LITTLE ROCK, Ark. (AP) — Class-action status has been granted in a lawsuit against Exxon Mobil stemming from a 2013 pipeline accident in Mayflower.
U.S. District Judge Brian Miller in Little Rock ruled in favor of Arnez and Charletha Harper. The pair can represent people who currently own property that is subject to an easement for and physically crossed by Exxon's Pegasus pipeline, which runs from Texas to Illinois. They want the easement canceled or the pipeline removed or replaced.
Exxon's pipeline ruptured last year, spilling about 210,000 gallons of oil in a neighborhood in Mayflower, about 30 miles northwest of Little Rock.
The Harpers' attorney, Phillip Duncan, declined to discuss the case's details but said there are numerous people with property along the pipeline.
Exxon Mobil had argued against class-action status, claiming the plaintiffs' efforts were an attempt to "usurp the exclusive authority of the federal government to regulate interstate pipelines," according to the ruling.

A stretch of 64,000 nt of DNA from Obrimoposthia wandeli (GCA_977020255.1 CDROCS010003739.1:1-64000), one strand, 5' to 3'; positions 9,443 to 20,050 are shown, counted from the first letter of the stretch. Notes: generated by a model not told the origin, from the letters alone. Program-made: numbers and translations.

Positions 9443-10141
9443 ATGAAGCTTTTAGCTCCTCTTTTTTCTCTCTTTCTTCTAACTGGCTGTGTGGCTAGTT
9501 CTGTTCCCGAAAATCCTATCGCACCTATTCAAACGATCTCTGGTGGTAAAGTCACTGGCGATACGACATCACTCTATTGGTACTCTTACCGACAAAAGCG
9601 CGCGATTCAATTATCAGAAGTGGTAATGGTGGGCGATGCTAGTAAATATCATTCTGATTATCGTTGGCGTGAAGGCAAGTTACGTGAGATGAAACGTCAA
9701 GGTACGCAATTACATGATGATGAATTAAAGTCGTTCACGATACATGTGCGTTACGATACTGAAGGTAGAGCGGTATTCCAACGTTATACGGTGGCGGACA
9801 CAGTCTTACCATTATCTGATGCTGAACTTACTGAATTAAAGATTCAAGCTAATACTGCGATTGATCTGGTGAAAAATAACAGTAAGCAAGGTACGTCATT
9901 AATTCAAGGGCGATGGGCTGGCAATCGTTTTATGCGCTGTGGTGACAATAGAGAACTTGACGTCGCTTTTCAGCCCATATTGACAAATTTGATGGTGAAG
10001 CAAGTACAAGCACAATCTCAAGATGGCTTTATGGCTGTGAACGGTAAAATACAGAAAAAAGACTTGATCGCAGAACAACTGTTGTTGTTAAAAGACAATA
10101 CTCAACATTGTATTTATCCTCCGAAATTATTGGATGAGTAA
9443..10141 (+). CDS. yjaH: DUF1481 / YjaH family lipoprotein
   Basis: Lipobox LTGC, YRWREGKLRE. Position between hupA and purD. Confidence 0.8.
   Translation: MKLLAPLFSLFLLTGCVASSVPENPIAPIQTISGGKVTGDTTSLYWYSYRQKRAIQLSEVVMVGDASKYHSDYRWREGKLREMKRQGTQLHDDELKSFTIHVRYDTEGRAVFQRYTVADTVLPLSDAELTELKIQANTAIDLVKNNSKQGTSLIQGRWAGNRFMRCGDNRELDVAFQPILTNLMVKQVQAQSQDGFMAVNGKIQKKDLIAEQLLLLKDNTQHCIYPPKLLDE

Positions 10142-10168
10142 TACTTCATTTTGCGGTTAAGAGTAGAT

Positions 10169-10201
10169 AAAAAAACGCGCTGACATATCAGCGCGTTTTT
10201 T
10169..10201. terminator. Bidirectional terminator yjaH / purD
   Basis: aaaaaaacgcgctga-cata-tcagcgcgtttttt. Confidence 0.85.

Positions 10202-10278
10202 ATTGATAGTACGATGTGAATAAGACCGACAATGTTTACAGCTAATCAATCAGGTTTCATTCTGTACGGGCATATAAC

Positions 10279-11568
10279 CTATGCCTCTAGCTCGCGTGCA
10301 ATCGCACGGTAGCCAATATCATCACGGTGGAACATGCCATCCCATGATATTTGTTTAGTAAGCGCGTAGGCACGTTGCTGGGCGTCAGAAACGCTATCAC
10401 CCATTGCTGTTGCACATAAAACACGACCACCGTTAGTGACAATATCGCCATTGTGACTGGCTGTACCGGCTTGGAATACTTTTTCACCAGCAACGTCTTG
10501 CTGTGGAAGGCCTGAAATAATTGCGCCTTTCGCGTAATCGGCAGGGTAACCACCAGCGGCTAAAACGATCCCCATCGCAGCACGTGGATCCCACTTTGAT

Company spokesman Christian Flathman said officials are reviewing the judge's decision and considering their options, which include the possibility of an appeal.
The judge noted in his ruling that the Harpers' property was not damaged by the oil spill.
The judge found the other two plaintiffs could not represent the class action since the pipeline doesn't cross their property. Duncan said their Mayflower property was "within probably inches" of the pipeline.
Exxon Mobil shut off the entire pipeline after the Mayflower oil spill, but has recently opened a section in Texas.